It's hard to believe it now but there are few places more special than Madison Square Garden. The way that the crowd got involved in games, no scoreboard urging needed, and cajoled the Knicks to wins that seemed impossible. I recall Game Six of the 2000 second round with the Heat leading the series 3-2 and leading the game at halftime by a sizable margin. It was like the fans silently made a pact to reach new levels of support and enthusiasm in the darkest hour and push the Knicks when they couldn't do it themselves. The team pulled off the win and the series in the next game before falling to a superior bunch from Indiana but those 24 minutes are etched in my mind as the greatest show of force by a crowd.
I'm sure anyone in attendance last night in Oakland will challenge that assertion. The situation was similar, if not exactly the same. The Warriors came out on fire, building a 12-0 lead and threatening to run away with the game; if not for the sweet shooting of Jerry Stackhouse, they may have done just that. It was kind of like a boxing match, the Warriors throwing haymakers early and the Mavericks surviving and drawing things close to even as they moved into the middle rounds. It was a two-point Warrior lead at the half and it looked like they might find a way to survive another awful night from Dirk Nowitzki and live to fight one more day at home.
The crowd, however, was having none of it. They lifted their voices and lifted their team even higher than they had before, no small feat because an even bigger story than the Warriors upset victory has been the sleeping giant that was the Oracle Arena. I'll let Hash from Golden State of Mind give you the first hand perspective.
But perhaps most important, the heart of the fans, who have not only loyally stood by this organization through all of its... well, let's face it, downs; but who single-handedly turned the Oracle Arena into the LOUDEST, MOST FEARED VENUE FOR AN OPPOSING TEAM TO SET FOOT IN.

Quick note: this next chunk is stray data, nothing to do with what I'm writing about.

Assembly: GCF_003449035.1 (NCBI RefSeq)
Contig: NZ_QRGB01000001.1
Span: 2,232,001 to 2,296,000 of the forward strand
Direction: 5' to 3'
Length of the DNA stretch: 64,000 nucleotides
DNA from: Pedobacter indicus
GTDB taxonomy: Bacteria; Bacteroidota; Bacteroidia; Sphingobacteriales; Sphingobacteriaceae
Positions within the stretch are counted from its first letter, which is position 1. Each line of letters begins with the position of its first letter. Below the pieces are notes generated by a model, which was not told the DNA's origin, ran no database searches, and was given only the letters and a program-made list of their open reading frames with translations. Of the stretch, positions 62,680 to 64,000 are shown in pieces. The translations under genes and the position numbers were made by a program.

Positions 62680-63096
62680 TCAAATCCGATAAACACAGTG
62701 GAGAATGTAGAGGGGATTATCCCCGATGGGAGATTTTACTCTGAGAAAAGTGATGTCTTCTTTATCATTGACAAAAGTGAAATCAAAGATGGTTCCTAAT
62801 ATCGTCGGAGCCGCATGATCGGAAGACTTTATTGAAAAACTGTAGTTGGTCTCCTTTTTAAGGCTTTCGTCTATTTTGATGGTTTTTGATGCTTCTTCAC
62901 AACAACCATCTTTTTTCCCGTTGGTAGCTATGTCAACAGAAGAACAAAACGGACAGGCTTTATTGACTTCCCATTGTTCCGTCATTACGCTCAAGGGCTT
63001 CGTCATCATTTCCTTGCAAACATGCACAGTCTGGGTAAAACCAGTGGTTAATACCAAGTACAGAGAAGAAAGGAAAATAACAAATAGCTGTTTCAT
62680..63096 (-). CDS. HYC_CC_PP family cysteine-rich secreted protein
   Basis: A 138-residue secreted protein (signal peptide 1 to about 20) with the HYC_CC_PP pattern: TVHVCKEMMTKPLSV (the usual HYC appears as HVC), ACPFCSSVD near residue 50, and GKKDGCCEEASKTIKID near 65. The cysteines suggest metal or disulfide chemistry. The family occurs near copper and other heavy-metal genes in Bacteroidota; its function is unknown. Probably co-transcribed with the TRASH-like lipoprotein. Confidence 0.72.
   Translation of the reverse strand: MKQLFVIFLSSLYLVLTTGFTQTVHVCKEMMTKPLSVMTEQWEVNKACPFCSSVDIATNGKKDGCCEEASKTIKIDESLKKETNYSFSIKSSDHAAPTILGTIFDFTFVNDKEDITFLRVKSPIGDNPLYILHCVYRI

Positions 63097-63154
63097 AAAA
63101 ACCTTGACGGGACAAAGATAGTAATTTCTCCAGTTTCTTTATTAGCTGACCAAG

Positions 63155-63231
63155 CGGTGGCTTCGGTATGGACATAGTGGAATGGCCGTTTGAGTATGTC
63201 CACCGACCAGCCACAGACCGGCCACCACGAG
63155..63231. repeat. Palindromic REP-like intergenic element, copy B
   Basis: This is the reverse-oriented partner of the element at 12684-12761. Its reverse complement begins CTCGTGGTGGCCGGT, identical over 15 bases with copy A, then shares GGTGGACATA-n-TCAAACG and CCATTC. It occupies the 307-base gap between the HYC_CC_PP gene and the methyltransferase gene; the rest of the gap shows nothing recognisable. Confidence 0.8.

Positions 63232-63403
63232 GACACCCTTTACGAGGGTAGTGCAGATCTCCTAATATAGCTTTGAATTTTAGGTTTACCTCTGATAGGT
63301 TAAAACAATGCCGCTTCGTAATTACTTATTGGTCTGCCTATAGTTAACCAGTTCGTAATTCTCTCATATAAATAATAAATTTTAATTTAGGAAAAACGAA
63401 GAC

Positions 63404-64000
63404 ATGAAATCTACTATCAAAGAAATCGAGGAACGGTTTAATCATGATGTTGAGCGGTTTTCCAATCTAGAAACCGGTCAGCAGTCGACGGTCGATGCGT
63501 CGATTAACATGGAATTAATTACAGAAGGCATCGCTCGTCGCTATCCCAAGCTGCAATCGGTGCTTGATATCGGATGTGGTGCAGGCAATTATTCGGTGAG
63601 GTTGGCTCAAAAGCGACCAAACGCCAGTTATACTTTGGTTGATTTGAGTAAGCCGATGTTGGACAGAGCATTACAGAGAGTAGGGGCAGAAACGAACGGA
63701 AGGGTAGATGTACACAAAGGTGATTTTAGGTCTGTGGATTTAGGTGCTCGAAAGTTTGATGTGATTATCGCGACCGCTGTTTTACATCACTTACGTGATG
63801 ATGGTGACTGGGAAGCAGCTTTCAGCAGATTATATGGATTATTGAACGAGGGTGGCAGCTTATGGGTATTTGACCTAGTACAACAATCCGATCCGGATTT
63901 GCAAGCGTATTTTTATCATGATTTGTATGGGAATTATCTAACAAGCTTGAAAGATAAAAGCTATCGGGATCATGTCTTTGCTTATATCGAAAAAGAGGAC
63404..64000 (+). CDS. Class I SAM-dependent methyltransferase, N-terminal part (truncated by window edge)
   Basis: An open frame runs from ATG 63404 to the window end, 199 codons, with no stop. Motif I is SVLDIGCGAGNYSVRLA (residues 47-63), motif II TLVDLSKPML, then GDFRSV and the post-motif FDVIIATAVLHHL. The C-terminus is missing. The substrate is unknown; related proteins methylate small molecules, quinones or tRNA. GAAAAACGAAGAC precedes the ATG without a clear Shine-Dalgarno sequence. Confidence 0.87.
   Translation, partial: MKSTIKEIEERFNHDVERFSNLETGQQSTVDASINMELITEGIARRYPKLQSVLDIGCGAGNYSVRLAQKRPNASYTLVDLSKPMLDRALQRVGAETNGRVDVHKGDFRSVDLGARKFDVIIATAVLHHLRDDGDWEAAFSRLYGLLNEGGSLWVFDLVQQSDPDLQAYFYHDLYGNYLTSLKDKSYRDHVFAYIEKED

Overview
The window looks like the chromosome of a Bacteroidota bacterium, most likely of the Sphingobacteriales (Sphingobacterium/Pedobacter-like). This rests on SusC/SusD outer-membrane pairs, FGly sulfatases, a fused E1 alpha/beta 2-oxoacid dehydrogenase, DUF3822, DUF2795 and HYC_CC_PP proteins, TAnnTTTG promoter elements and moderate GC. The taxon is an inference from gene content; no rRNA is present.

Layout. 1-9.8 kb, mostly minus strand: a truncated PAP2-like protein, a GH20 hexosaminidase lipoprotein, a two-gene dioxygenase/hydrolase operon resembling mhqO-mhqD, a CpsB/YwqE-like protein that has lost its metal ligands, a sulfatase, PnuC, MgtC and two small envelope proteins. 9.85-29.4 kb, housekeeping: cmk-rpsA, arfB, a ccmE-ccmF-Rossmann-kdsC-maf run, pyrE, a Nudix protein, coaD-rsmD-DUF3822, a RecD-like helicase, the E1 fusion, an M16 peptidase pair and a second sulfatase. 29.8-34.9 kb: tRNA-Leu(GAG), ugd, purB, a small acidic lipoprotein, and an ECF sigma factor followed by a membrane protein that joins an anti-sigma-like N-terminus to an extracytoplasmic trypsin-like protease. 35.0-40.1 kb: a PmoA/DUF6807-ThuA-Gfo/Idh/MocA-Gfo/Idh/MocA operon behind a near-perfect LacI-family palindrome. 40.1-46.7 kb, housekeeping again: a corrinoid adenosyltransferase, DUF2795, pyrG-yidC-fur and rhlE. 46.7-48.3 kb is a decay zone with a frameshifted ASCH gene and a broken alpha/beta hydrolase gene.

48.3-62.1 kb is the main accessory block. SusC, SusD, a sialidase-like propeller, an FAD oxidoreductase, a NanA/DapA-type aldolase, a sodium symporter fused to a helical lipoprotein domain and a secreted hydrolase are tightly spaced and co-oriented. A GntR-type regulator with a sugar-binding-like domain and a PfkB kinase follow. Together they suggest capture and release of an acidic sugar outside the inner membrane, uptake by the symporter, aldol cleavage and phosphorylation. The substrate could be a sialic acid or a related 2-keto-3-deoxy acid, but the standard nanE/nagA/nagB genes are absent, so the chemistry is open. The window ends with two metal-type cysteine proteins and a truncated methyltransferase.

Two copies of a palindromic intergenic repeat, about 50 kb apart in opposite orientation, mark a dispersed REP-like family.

It's felonious that the two best basketball crowds in the country have been buried by a mountain of losses this century and I long for the day when MSG reintroduces itself as the Beast of the East. Would Stephen Jackson have hit four threes in the decisive third quarter without the passion of the crowd behind him? I'm the kind of person who thinks he wouldn't have nor do I think the overwhelming 36-15 third that catapulted the Warriors to an 111-86 emphatic ousting of Dallas would happen if the Oracle (and isn't that surely the finest corporate named arena) was one of those "noise meter/let's get loud" hovels. That's not to discount the players. Jackson played like a man possessed by the need to rehabilitate his reputation as a basketball player and not just a miscreant. Matt Barnes and Andris Biedrins introduced themselves to the country and Jason Richardson reemerged as a serious offensive threat.
Most of all, though, there was the Baron. Playing on one leg last night he kept the team from falling behind in the second quarter with three threes and 13 points while no one else could stay out of their own way. He let others carry the scoring load in the second half while he concentrated on grabbing 10 rebounds and six assists. Every great crowd has a player that embodies their spirit and for these Warriors and this crowd it's the Baron. I half expect to see bearded ladies at the next home game because of the way Davis grabbed Dallas by the throat in Game One and kept squeezing until there was no life left in them.